The University of New Mexico has a world-class photography collection that tends to spawn great shows. "Photography: New Mexico" with curator Thomas Barrow represents an excellent group of New Mexico photographers in a stunning show. The "Photography: New Mexico" exhibit is accompanied by a beautifully executed book by the same title assembled by Fresco Fine Art Publications.
This is an awe-inspiring exhibition with too many highlights to mention in full. Subject matter ranges from the compelling portraits of women by Gay Block to the baroque complexity of the late Jim Kraft, who was one of the most imaginative photographers in New Mexico.
In between are landscapes, architecture, decaying technology, abstract imagery and mixed-media works.
Kraft's works reveal the innovative artist's elegantly complex imagination. "Dedication/Desiccation, 2008," which was printed after his death in 2007, is equally powerful and fragile in its depiction of the human life cycle. The unnerving scene of a child's funeral is surrounded by abstract botanical forms that lend an artificial feeling to the real flowers surrounding the body. On the upper left are two desiccated corpses that may have been exhumed from a peat bog. The framed lower half of the image seamlessly flows into the unconfined upper half suggestive of the child's passage into the spiritual realm.
The whole piece is reminiscent of a haiku poem that describes how the power of a butterfly's fragile beauty exceeds the brute strength of a grizzly bear.
The first time I saw selections from Gay Block's portraits of women series, I missed the point. What appear to be rather banal snapshots of young girls and their grown-up selves are truly compelling time compressors that offer viewers enough information to fill in the missing years.
Each of these diptychs pairs the adult with the child, allowing us to see the child within the adult as well as the ability to see the future from the child's perspective. I was drawn to these quiet portraits from across the gallery.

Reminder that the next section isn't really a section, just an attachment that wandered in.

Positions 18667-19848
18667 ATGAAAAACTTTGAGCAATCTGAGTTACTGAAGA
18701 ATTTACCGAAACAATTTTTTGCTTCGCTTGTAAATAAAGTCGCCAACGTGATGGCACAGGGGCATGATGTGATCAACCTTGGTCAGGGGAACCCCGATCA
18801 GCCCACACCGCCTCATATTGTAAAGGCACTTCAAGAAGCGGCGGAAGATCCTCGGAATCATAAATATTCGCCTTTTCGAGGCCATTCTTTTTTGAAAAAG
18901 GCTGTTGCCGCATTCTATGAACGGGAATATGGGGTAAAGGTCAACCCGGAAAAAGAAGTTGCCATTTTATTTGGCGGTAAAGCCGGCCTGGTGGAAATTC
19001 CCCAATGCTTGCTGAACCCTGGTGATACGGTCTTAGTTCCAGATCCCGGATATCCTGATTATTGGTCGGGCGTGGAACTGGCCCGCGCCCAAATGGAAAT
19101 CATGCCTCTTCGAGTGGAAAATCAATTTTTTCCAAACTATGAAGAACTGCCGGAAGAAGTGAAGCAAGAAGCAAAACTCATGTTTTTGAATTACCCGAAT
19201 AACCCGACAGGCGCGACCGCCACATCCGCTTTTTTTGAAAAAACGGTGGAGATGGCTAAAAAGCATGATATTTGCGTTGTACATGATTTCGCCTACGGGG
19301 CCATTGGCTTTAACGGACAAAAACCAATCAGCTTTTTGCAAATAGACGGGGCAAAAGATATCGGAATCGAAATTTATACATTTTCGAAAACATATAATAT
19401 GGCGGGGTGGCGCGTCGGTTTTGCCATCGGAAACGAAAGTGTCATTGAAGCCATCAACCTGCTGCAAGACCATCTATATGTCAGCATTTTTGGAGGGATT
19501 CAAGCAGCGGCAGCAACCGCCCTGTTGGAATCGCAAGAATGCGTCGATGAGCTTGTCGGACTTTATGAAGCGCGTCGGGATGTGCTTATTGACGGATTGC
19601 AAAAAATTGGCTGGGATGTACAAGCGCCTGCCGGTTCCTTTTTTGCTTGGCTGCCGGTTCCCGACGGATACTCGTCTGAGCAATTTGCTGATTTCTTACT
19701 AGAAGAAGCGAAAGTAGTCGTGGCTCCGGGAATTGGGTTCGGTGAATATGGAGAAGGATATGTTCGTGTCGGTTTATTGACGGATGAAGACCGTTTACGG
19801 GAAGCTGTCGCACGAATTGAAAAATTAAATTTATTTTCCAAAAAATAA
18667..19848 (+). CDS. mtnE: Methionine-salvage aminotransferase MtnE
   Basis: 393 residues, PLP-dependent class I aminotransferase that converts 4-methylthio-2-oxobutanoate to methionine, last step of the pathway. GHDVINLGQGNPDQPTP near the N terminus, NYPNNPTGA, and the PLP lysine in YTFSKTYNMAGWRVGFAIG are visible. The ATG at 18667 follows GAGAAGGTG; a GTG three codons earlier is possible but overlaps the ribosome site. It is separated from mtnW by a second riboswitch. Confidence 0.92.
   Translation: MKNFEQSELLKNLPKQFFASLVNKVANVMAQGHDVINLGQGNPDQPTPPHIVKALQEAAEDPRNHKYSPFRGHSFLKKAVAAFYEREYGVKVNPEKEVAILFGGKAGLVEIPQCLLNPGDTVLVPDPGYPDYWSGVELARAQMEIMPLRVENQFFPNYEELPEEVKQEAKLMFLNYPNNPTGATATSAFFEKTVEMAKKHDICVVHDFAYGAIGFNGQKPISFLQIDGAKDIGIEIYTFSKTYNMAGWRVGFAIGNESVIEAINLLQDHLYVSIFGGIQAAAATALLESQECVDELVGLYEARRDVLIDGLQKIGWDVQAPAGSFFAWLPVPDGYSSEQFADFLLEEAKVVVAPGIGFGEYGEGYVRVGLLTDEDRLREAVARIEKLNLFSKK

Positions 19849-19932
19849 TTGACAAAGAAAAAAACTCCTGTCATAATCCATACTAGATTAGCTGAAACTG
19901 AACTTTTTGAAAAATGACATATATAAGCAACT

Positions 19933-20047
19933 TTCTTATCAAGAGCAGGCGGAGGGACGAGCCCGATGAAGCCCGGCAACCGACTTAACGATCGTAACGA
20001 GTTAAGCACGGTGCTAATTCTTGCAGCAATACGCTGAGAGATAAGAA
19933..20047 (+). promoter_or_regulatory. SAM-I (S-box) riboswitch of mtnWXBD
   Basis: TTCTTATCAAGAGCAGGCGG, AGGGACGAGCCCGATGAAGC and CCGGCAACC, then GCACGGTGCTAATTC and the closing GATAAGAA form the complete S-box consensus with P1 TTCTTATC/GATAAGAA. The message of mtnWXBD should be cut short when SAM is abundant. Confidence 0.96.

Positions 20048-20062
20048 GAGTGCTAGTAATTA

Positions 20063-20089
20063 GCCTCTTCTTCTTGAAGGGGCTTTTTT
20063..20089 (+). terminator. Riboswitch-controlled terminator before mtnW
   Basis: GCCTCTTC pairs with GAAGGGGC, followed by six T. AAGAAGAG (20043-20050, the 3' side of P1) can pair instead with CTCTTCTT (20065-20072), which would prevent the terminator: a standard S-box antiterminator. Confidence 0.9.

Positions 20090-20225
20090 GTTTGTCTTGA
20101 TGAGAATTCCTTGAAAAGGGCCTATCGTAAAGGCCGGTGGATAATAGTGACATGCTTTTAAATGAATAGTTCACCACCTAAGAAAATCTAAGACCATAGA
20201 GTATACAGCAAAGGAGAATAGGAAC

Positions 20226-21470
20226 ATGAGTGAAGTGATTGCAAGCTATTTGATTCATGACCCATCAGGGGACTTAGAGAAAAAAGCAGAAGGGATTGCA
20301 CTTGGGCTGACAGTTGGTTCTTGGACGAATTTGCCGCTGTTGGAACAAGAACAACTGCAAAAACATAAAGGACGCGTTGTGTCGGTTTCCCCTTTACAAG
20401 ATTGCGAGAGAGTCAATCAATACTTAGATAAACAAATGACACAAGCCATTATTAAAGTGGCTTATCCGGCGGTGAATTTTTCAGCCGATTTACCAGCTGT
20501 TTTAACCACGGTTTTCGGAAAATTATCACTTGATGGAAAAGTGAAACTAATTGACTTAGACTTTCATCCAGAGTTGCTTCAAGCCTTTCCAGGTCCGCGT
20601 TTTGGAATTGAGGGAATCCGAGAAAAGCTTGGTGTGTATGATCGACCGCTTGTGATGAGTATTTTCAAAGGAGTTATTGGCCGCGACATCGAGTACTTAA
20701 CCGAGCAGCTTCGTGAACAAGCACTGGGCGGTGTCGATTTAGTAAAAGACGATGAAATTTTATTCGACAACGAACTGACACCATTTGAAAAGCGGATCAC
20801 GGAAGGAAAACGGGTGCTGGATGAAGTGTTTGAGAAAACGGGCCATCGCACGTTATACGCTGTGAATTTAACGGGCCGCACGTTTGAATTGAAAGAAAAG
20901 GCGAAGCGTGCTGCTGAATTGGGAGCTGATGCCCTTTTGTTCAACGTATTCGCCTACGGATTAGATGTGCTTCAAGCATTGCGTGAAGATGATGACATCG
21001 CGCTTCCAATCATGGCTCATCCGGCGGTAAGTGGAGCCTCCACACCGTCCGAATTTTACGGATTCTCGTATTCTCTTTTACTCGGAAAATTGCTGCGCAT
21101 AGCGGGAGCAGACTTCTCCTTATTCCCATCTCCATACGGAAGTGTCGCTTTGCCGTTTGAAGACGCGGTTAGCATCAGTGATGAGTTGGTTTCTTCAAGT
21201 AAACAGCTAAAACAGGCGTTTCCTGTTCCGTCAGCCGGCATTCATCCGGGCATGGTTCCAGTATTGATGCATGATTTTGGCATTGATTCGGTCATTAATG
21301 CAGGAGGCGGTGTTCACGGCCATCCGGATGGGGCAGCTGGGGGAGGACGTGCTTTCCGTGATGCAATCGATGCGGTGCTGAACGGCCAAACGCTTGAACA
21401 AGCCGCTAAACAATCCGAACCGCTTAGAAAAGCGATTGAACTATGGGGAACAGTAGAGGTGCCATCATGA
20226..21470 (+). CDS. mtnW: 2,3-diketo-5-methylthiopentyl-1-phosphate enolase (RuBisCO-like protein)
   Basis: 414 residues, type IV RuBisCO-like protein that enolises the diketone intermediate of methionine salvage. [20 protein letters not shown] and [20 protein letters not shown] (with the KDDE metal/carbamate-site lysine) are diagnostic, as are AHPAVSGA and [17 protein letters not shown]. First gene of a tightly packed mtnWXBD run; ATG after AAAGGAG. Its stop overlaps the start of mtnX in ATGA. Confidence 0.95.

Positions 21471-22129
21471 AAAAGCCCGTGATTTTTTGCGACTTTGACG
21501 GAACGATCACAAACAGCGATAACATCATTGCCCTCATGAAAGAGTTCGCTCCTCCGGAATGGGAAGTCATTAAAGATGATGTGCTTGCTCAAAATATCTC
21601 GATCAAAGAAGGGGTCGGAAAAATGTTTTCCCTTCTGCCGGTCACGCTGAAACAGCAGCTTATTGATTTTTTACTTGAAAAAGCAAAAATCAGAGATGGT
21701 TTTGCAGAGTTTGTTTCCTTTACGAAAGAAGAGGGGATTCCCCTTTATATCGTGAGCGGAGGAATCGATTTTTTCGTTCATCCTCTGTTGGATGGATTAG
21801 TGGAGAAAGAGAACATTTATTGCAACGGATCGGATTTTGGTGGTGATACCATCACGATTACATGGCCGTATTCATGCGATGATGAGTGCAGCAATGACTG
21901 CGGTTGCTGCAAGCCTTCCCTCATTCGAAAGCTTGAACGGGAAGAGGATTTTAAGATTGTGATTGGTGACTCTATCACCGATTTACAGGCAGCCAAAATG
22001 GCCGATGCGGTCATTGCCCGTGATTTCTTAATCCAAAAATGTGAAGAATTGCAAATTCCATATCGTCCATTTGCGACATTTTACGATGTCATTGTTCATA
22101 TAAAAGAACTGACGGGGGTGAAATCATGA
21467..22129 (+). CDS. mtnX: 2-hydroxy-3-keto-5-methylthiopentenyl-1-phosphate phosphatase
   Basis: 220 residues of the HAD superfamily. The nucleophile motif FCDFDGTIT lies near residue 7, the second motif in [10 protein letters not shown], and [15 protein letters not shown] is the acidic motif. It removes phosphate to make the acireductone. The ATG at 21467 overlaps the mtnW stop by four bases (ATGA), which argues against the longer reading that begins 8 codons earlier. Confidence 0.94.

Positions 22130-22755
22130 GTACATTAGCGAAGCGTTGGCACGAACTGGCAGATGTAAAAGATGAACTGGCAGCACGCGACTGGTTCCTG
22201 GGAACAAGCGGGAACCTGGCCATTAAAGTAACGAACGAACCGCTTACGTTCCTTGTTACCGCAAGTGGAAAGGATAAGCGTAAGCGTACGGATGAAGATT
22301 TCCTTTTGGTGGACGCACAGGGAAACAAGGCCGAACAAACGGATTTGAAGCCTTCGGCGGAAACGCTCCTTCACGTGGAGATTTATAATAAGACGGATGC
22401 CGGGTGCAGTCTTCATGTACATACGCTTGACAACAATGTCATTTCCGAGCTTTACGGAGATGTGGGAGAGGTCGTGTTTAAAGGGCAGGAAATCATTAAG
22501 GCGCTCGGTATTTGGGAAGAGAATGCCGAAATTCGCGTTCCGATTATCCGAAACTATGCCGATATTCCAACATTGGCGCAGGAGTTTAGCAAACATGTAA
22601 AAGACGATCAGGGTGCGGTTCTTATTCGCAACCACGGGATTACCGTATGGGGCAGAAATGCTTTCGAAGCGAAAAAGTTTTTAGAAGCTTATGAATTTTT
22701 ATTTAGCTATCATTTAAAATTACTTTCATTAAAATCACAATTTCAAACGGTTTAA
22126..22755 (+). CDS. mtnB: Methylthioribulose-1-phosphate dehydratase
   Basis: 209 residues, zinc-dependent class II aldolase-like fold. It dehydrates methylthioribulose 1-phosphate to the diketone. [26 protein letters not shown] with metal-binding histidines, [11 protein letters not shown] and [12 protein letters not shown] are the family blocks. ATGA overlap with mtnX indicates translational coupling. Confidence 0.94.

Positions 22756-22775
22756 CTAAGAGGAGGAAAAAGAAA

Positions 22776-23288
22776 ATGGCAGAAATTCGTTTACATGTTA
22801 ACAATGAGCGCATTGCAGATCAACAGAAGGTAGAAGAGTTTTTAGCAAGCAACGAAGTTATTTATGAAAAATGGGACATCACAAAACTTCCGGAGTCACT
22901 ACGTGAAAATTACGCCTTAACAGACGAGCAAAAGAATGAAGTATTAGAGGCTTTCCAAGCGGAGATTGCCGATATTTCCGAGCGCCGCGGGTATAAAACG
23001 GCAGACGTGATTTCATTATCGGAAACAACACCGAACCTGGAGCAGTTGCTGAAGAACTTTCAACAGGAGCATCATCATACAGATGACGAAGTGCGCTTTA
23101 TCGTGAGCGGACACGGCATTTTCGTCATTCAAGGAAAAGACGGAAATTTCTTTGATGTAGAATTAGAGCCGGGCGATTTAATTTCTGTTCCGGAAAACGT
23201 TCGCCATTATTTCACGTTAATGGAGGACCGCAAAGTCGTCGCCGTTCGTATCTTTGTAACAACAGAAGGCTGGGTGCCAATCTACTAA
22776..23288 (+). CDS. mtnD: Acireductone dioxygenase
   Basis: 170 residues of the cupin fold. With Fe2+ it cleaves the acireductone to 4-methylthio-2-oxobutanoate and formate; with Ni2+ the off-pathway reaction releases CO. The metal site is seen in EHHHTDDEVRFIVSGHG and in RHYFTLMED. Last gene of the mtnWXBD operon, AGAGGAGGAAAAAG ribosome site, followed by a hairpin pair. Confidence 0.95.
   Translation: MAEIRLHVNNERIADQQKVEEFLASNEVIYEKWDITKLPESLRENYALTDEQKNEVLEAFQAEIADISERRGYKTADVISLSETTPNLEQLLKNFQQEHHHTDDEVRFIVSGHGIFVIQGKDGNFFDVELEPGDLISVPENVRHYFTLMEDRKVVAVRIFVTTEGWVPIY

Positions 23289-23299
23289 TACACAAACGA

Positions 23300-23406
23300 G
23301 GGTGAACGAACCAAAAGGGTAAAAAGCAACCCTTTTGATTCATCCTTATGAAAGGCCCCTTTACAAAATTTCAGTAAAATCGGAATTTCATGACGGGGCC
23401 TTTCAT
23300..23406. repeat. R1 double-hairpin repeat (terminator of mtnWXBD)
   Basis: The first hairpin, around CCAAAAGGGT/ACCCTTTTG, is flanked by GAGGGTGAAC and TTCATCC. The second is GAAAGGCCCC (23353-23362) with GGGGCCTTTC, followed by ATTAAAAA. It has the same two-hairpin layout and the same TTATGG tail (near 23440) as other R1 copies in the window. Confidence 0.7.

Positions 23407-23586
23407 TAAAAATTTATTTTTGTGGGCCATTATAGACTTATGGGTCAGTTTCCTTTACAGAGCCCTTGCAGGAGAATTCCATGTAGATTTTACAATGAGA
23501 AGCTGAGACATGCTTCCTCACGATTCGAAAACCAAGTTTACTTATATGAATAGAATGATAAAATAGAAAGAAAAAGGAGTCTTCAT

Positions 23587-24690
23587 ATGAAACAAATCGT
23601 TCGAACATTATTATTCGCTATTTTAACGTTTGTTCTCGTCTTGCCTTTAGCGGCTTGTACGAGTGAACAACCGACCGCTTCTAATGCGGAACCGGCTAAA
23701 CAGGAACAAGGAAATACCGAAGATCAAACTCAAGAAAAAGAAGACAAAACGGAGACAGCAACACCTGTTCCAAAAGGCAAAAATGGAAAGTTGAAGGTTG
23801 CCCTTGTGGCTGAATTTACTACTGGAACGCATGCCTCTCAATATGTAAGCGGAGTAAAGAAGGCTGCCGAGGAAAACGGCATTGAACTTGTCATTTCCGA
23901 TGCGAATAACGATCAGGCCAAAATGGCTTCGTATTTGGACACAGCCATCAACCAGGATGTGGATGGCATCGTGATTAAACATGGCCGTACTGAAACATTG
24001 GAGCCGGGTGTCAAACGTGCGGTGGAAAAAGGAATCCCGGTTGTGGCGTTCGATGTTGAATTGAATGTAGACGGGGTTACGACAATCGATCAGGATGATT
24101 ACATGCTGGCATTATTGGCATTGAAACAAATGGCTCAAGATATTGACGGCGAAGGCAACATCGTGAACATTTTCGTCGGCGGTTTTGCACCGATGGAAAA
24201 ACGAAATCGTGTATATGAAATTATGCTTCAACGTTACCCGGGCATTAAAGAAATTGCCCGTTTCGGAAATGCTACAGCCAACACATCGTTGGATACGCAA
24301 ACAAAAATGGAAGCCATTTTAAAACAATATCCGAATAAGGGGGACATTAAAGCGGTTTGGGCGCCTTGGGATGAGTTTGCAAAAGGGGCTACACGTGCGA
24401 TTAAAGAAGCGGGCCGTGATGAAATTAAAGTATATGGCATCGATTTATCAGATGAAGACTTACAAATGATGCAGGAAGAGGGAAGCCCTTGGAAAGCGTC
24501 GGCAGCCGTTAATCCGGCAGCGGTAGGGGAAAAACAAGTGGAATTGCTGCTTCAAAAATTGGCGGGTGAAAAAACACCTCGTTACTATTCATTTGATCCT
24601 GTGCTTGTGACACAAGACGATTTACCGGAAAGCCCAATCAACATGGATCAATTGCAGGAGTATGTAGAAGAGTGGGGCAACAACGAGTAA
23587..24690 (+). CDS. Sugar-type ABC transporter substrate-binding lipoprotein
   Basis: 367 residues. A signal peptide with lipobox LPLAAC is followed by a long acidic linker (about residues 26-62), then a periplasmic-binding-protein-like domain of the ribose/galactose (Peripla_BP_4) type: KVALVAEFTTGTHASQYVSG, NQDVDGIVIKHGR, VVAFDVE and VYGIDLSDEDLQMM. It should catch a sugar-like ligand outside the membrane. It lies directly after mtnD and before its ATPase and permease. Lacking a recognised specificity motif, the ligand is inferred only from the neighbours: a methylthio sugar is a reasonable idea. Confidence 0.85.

Betty Hahn is a perennial favorite of mine because of her sense of humor and matter-of-fact approach to image making. A bargain-addicted friend of Hahn's once bought an entire shopping cart full of Mickey Mouse cameras. Hahn, seeing potential in this pile of kitsch, bought a bunch of them and proceeded to travel the world taking serious pictures with them. She said people automatically smiled as Hahn placed Mickey's face over hers to take the shot.
The Lone Ranger and Tonto have been an inspiration to Hahn, who enhances her work long after its left the darkroom. In "Starry Night IV, 1975" Hahn used watercolor and applied stars over a cyanotype of the Lone Ranger and Tonto astride their horses. Through fictional television heroes and cartoon mice, Hahn lampoons and reveres American icons.
Edward Ranney offers a series of pueblo ruins in black and white that capture the timelessness of the Southwestern landscape. In "Pueblo San Lazaro, Galisteo Basin, NM 2006" Ranney poignantly depicts the valiant efforts of human construction versus the natural dissolution of the physical world. A column of adobe bricks jutting from a cliff are all that remain of a once noble structure.
While trying to draw attention to this show through descriptions of a few pieces, I realize that I'm trying to empty an ocean with a teaspoon and a toy bucket. This is an amazing must-see exhibition. If you go
WHAT: "Photography: New Mexico"
WHEN: Through Dec. 16. Hours are: 9 a.m.-4 p.m. Tuesdays through Fridays, 5-8 p.m. Tuesday evenings and 1-4 p.m. Saturdays and Sundays. Call 277-4001
WHERE: University of New Mexico Art Museum, Center for the Arts
HOW MUCH: Free